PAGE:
Do you think Ali thought less of anyone who did submit to the draft and went off to fight? I seriously doubt it. I’m pretty sure his opinion on that matter was much like my own. I wish no one had gone to fight in Vietnam, but I never had an issue with anyone who did. They were answering our government’s call and doing what they believed was right. It was up to the politicians to justify what our military was doing, not the troops. Our misadventure in Vietnam was never a military failure. But, it was a political failure from the beginning, and it was bad politics that doomed our military efforts. Our troops won the war on the ground. They knew it. The Viet Cong and North Vietnamese knew it. But the failure of political will in Washington D.C. did not allow for our military to capitalize on their successes. No, the will was to concede, to withdraw, to quit the field. The less obvious truth of Vietnam was that we never should have been there in the first place. It was a case of military adventurism, a war fought for all the wrong reasons. Ali’s simple declaration was very personal, but very revealing of the greater truth.
In the many years since the Vietnam War ended I’ve considered the experience in all kinds of ways. It took me years to understand I suffered from survivor’s guilt. It was a term that hadn’t been invented. I had it, and it nearly screwed up my life. But, once I realized my problem I got over it, which allowed me to look at the whole Vietnam experience from an economic and political point of view. That was my first realization that something was really wrong in Washington. That was when I understood there were dark forces at work and that people’s lives were being sacrificed for unknown causes.
My own appreciation of Ali’s declaration led me to a later realization of my personal politics. Ali unknowingly referenced George Washington’s position regarding the subject of war. Much later on I heard Ed Clark discussing his Libertarian Party’s platform position on foreign policy and the truth of Ali’s and Washington’s declarations hit me. The totality of the wrong that was the U.S. role in Vietnam War was now much clearer to me. In a way, I have Muhammad Ali to thank for my conversion to libertarianism.
I won’t dwell on this longer. Suffice it to say I believe Ali’s stand against the draft was a principled one; unpopular to be sure, but principled.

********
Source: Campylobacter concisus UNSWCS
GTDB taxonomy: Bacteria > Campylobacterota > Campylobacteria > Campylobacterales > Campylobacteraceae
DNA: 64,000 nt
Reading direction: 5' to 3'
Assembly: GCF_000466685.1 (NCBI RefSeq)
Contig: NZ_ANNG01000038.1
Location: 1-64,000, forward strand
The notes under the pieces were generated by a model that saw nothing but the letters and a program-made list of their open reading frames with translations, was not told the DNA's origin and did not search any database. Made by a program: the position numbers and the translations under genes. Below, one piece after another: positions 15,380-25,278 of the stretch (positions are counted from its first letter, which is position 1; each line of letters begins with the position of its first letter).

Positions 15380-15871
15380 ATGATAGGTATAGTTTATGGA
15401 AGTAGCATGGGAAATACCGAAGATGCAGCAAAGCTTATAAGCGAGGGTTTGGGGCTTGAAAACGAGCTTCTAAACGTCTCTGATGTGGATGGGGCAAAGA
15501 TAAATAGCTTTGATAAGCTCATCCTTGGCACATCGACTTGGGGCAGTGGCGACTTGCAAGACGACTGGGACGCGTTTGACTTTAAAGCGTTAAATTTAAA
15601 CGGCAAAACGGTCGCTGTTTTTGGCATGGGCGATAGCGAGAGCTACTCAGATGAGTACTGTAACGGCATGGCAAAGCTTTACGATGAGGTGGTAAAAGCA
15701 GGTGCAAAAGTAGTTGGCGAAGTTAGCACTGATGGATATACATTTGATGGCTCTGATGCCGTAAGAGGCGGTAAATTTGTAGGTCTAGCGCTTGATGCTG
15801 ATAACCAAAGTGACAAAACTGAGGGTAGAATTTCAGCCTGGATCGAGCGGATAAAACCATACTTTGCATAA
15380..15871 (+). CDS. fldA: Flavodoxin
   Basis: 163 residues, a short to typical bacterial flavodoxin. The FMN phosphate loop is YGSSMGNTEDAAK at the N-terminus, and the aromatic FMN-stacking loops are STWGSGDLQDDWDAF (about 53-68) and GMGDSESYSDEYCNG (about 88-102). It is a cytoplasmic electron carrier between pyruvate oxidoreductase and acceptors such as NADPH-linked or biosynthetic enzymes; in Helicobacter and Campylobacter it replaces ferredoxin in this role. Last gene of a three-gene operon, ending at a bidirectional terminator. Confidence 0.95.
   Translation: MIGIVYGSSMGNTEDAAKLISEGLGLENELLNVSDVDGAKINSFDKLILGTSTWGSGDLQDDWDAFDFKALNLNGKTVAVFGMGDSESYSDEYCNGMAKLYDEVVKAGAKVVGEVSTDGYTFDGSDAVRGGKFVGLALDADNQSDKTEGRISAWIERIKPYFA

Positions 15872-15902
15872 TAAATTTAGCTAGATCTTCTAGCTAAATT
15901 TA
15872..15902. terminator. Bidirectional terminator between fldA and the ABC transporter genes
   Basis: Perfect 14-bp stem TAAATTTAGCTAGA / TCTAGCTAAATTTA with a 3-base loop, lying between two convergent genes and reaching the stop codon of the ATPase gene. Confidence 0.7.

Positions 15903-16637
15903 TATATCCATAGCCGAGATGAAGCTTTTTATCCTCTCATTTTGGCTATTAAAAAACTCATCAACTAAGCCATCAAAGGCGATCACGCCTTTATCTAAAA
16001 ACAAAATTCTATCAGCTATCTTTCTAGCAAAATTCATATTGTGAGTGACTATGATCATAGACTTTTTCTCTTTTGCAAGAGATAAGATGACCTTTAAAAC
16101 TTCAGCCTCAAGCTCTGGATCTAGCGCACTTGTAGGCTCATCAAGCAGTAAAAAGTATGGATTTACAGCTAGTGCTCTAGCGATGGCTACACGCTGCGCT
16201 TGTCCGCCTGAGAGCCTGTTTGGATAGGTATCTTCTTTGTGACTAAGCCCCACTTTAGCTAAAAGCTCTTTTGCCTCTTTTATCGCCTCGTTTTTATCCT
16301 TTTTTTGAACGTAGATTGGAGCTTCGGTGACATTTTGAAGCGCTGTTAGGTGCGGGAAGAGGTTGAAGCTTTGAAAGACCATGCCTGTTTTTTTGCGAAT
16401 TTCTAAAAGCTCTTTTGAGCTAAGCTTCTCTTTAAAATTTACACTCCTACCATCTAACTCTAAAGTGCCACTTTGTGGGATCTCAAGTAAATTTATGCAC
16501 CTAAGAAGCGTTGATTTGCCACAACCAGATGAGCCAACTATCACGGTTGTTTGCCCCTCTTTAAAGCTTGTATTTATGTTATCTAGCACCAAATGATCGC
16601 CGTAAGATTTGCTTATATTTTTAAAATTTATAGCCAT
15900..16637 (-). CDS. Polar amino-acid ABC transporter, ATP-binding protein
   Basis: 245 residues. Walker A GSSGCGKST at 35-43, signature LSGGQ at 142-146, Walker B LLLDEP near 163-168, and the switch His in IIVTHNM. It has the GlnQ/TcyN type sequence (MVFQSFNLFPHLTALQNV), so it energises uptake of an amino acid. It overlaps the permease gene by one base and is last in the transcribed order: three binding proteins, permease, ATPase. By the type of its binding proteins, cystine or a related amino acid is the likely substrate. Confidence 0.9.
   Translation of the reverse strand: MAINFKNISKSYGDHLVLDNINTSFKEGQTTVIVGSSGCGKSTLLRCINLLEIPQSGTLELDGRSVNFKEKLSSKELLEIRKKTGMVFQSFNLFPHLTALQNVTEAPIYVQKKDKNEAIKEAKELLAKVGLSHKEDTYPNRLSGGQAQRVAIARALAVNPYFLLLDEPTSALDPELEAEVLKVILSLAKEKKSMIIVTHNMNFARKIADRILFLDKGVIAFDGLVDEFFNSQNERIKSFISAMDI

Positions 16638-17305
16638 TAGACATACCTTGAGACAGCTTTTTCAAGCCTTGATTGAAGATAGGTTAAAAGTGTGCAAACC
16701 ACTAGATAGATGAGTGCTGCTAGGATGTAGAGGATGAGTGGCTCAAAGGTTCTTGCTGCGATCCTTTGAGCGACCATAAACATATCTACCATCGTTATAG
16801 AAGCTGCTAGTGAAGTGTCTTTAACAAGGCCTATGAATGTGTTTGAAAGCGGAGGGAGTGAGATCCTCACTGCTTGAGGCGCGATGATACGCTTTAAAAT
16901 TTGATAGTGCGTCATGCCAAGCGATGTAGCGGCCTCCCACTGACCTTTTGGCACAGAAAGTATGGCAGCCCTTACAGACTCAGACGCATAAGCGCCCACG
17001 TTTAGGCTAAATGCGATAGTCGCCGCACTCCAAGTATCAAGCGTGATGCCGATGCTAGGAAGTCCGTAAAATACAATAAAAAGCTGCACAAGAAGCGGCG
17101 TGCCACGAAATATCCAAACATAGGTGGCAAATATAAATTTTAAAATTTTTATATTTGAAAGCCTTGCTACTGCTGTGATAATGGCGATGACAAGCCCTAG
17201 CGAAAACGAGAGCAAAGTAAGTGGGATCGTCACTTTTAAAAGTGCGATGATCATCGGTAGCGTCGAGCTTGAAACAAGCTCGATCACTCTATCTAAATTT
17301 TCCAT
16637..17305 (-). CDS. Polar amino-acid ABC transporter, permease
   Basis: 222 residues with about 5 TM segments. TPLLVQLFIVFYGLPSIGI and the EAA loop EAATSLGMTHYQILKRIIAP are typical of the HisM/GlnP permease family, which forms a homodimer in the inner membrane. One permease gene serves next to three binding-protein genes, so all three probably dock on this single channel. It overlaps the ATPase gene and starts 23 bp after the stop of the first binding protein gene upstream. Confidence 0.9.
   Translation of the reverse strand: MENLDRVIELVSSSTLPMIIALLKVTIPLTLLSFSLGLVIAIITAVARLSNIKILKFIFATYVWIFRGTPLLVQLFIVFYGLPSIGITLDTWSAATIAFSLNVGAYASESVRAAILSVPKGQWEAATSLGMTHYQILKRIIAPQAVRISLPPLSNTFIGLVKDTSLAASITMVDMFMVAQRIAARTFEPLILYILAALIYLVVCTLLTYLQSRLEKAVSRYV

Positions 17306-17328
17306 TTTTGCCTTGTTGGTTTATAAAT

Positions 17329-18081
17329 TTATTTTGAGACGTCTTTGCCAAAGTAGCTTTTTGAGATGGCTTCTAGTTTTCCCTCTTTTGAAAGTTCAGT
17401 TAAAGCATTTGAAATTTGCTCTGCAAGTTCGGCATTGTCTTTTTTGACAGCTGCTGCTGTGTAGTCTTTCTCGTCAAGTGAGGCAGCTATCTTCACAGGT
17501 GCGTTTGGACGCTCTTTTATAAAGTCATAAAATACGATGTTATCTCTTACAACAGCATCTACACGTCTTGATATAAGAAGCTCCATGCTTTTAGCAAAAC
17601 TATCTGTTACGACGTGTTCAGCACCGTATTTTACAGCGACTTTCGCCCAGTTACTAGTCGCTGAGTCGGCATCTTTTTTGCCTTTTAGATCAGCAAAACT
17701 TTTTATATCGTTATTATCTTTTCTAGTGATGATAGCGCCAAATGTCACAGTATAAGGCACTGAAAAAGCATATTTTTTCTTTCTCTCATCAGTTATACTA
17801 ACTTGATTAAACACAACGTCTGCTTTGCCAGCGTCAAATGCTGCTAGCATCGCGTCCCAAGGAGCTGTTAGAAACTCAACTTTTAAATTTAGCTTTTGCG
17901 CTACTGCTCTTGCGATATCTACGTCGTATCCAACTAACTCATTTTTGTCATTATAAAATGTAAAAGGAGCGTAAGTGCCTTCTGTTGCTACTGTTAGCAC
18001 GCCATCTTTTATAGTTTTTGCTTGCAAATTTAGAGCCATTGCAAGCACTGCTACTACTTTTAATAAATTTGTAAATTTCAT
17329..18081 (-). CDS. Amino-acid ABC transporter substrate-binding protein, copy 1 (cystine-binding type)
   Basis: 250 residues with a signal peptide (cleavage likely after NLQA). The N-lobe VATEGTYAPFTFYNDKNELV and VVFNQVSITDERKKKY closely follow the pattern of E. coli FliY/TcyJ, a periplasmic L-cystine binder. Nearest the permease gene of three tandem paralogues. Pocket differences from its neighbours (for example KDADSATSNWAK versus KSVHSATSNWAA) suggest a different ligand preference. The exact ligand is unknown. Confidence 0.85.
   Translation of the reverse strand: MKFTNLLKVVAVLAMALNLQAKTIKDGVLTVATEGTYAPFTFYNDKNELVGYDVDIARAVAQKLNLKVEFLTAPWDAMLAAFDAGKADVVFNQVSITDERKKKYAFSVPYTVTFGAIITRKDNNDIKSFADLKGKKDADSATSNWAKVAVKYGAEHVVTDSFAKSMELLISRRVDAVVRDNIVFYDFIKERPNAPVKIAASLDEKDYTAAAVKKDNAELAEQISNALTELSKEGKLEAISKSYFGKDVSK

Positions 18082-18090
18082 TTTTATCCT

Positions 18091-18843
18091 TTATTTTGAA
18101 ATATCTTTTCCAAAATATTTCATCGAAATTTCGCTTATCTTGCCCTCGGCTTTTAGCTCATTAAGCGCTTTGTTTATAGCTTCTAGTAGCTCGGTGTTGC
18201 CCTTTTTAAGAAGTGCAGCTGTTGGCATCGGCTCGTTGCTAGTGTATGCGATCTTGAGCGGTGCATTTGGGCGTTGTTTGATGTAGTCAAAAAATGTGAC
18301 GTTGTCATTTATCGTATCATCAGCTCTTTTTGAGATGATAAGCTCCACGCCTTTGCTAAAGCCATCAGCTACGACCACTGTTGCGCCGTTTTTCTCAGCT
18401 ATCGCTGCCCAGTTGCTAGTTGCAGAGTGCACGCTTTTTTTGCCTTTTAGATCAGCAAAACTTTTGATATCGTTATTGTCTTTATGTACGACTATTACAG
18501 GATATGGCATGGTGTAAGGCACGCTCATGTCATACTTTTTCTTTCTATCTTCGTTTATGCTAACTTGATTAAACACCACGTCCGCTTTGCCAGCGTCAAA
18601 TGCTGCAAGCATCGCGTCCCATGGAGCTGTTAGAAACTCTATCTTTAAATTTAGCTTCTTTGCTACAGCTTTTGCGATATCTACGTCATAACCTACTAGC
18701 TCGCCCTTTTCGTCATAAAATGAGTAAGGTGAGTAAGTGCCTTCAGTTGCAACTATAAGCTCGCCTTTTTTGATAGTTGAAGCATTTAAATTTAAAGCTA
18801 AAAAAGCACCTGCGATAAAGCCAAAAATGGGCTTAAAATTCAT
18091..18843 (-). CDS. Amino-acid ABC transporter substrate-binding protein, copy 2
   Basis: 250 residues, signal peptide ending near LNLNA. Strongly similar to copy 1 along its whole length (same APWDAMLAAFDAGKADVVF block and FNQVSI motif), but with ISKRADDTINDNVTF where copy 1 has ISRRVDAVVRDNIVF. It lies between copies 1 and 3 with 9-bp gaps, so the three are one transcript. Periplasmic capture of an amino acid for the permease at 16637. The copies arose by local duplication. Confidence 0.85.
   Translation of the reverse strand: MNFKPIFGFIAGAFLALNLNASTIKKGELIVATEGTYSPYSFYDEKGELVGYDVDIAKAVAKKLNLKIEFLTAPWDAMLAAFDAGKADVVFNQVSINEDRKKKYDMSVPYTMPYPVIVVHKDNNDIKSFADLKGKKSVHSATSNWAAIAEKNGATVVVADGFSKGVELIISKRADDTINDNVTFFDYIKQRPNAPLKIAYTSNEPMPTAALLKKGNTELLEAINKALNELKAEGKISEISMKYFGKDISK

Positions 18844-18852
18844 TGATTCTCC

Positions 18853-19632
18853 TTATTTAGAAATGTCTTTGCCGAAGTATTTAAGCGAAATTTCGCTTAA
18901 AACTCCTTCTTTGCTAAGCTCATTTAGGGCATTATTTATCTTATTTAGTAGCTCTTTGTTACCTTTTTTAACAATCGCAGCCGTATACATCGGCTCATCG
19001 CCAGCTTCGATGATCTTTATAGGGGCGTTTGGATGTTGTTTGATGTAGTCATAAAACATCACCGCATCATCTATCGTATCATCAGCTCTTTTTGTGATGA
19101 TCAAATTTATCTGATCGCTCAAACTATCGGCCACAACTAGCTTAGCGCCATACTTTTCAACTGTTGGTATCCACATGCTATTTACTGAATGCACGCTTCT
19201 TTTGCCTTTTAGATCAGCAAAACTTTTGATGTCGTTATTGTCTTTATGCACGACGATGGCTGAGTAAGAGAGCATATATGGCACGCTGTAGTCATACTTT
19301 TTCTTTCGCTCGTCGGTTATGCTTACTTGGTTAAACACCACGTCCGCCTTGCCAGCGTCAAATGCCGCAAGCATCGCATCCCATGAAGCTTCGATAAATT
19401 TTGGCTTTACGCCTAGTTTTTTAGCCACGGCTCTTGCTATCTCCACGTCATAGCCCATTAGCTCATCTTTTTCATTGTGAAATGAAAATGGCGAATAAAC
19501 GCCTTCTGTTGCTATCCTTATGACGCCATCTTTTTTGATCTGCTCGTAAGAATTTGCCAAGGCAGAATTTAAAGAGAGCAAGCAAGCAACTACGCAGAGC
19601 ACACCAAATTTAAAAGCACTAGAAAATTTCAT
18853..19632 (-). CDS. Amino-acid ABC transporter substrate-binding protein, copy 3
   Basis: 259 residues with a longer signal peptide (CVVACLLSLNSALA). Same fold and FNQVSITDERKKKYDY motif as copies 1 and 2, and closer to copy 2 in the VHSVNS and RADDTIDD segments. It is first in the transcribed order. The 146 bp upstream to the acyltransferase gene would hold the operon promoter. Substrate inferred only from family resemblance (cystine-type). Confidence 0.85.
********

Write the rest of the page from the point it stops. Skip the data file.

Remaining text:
Bernie Sanders was making noise this weekend. Yesterday he cited his supposedly massive support among young adults on college campuses. He states that even if he’s not successful in his bid for the Democratic Party nomination the future of the Democratic Party is now evident.
Yes, it is. Think of it. The so-called Millennials are reported to be in the tank for Bernie. That means they’re either advocates or accepting of socialism. They’ve accepted all the progressive blather about social justice, economic justice, ecological justice, and every other kind of justice except “real” justice. To them, justice = free stuff. Justice = equality of outcomes. Justice = Earth first.
Bernie Sanders has declared the progressive campaign to completely capture the hearts and minds of the youth of America, begun in the 1930s, to be a total success. He cites his own campaign as evidence that America is on a pro-progressive trajectory that cannot be stopped.
Is Bernie right? I hope not. But, he may be. The next election will tell us. If the Democrats prevail, Bernie’s opinion will be vindicated and America will continue its transition to a socialist state. If the Republicans win instead, the jury will be out for a time. We may or may not see a continuance of that transition. We may see a roll-back of progressive policies on several fronts. But, we may not. At this point, we can only hope, pray, and work as hard as we can to ensure America is saved and the Constitution is re-instated. If Bernie is right those who truly love freedom will be left with few palatable options. Unlike Al Sharpton, Samuel L. Jackson, Whoopie Goldberg, Jon Stewart, and the many other nitwits who say they’ll leave the country if Donald Trump is elected president, those who love freedom don’t have many places to go. Those “leavers” can go anywhere to get away from Trump, and people like me will shout a hearty, “Good riddance!” But, where does a lover of freedom go if the beacon of freedom on Earth goes dark? Where indeed?
If you read this missive with the right mindset you should detect that my overall theme today is a reflection on freedom. Various aspects of a reflection. Sacrifice is central to the theme. Those who landed in France on D-Day went forward because they believed freedom was worth dying for. Ali believed no one’s freedom was being defended or guaranteed in Vietnam, and he was willing to suffer for his belief. Bernie and the progressive forces believe in perverted notions of justice above freedom. Our question related to the progressives is . . . how much are we willing to sacrifice to prove them wrong?
I’m done thinking today. I have to spend the rest of this day rendering unto Caesar.